Those eloquent words called to mind something Bush the Elder once said: "I will never apologize for the United States of America. I don't care what the facts are."
To paraphrase the Australian philosopher Barry Gibb: "How deep is your denial?"
In case you're thinking it's a male thing, Condoleeza Rice, US National Security (sic) Advisor for Bush the Lesser, displays just a touch less shortsightedness: "There is nothing wrong with doing something that benefits all humanity, but that is, in a sense, a second-order effect."
And for you Kerry voters out there...it's not just a Republican thing.
CBS Correspondent Leslie Stahl asked Bill Clinton's Secretary of State, Madeleine Albright, this question: "We have heard that half a million children have died. I mean, that's more children than died in Hiroshima. And-and you know, is the price worth it?"
Albright famously replied: "I think this is a very hard choice but the price-we think the price is worth it."
For some bi-partisan myopia, there's always Dr. Kissinger, a man whose loyalties swung from LBJ to Tricky Dick to Ford, Carter, and almost Dubya (9/11 Commission): "Almost as if according to some natural law, in every century there seems to emerge a country with the power, the will, and the intellectual and moral impetus to shape the entire international system in accordance with its own values... In the twentieth century, no country has influenced international relations as decisively and at the same time ambivalently as the United States. No society has more firmly insisted on the inadmissibility of intervention in the domestic affairs of other states, or more passionately asserted that its own values were universally acceptable...No country has been more reluctant to engage itself abroad."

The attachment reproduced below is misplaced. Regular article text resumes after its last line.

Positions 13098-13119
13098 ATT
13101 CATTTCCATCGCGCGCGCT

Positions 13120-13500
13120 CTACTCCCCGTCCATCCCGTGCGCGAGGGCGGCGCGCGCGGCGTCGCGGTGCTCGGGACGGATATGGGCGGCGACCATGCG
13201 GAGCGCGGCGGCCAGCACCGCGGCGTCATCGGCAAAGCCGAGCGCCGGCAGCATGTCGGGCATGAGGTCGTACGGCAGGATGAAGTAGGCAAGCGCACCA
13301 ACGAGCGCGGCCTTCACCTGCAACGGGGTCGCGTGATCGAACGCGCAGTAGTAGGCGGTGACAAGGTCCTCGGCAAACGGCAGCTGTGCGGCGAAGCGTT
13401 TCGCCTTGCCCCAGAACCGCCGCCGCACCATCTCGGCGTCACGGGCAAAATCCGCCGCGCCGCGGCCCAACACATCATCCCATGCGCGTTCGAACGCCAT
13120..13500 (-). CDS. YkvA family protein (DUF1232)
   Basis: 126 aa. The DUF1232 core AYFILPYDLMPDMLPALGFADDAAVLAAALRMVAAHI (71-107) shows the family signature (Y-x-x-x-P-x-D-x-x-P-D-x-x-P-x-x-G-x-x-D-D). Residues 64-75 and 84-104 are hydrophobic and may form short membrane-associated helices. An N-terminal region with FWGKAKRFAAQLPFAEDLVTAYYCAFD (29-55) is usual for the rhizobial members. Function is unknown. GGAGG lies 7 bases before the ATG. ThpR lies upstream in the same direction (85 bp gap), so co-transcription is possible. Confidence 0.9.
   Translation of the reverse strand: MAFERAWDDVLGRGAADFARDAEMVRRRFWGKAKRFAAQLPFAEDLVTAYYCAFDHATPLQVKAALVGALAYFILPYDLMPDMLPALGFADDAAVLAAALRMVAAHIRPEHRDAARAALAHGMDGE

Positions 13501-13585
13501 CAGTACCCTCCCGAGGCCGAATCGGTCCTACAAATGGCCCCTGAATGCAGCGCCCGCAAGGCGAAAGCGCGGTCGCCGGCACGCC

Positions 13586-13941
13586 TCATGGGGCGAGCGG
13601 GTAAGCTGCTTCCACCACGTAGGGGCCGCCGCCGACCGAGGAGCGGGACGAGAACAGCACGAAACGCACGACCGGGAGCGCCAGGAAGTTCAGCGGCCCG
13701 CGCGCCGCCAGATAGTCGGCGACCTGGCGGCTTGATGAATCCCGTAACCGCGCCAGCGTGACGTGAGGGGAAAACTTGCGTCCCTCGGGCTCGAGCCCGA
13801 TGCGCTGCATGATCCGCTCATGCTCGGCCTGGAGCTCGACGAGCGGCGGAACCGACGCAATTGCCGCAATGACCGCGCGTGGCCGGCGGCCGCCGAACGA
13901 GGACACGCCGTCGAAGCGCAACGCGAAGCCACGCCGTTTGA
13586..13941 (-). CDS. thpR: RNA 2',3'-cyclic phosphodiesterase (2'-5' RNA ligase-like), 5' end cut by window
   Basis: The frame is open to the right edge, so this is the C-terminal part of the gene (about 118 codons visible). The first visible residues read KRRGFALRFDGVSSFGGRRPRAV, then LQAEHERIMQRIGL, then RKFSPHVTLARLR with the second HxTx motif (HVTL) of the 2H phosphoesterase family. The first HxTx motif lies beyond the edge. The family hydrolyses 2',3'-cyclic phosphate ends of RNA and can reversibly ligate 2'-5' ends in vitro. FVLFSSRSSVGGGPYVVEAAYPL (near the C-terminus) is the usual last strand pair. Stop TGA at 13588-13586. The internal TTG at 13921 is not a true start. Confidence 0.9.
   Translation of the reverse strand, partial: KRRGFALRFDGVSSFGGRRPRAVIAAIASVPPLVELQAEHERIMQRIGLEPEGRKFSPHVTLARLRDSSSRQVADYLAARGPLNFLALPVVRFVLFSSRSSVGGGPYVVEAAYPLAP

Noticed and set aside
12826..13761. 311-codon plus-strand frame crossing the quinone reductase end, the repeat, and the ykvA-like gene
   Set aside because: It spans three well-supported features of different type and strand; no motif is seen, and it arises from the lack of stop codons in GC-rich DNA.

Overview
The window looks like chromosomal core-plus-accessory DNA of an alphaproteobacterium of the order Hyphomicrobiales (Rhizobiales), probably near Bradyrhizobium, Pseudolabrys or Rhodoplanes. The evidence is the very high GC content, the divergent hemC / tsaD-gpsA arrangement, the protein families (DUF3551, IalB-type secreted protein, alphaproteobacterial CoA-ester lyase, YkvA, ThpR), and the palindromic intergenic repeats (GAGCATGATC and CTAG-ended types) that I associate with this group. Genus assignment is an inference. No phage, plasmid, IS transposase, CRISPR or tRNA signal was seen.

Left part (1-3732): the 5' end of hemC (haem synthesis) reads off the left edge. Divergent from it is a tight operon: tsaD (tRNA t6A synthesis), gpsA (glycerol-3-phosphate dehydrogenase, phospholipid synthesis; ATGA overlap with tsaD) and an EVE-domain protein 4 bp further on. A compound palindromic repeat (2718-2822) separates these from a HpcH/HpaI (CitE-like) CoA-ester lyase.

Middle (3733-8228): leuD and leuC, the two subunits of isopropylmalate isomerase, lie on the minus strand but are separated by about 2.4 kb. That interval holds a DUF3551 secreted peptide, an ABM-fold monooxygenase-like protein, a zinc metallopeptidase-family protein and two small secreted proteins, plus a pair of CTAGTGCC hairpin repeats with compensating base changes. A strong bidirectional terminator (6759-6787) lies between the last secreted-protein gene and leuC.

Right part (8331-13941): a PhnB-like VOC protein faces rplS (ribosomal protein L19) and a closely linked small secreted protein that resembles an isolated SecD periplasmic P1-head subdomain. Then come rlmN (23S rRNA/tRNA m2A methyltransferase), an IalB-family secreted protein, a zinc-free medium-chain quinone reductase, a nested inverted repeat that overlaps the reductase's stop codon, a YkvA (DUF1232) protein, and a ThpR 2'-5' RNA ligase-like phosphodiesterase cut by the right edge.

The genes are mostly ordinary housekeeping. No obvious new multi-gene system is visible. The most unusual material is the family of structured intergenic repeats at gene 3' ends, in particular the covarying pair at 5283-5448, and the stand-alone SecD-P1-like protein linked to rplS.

In this election year, I propose a lack-of-reality TV show called "Who Wants to be a War Criminal?" It'll be hosted by Madeleine Albright, the Queen of Denial and author of this classic: "The United States is good. We try to do our best everywhere."
The winner gets four years in the White House and a free DVD of "Bowling for Columbine."
Postscript: A 1996 Amnesty International report concluded: "Throughout the world, on any given day, a man, woman, or child is likely to be displaced, tortured, killed, or 'disappeared,' at the hands of governments or armed political groups. More often than not, the United States shares the blame."
Mickey Z. is the author of two upcoming books: A Gigantic Mistake: Articles and Essays for Your Intellectual Self-Defense (Prime Books) and Seven Deadly Spins: Exposing the Lies Behind War Propaganda (Common Courage Press). His most recent book is The Murdering of My Years: Artists and Activists Making Ends Meet. He can be reached at firstname.lastname@example.org.
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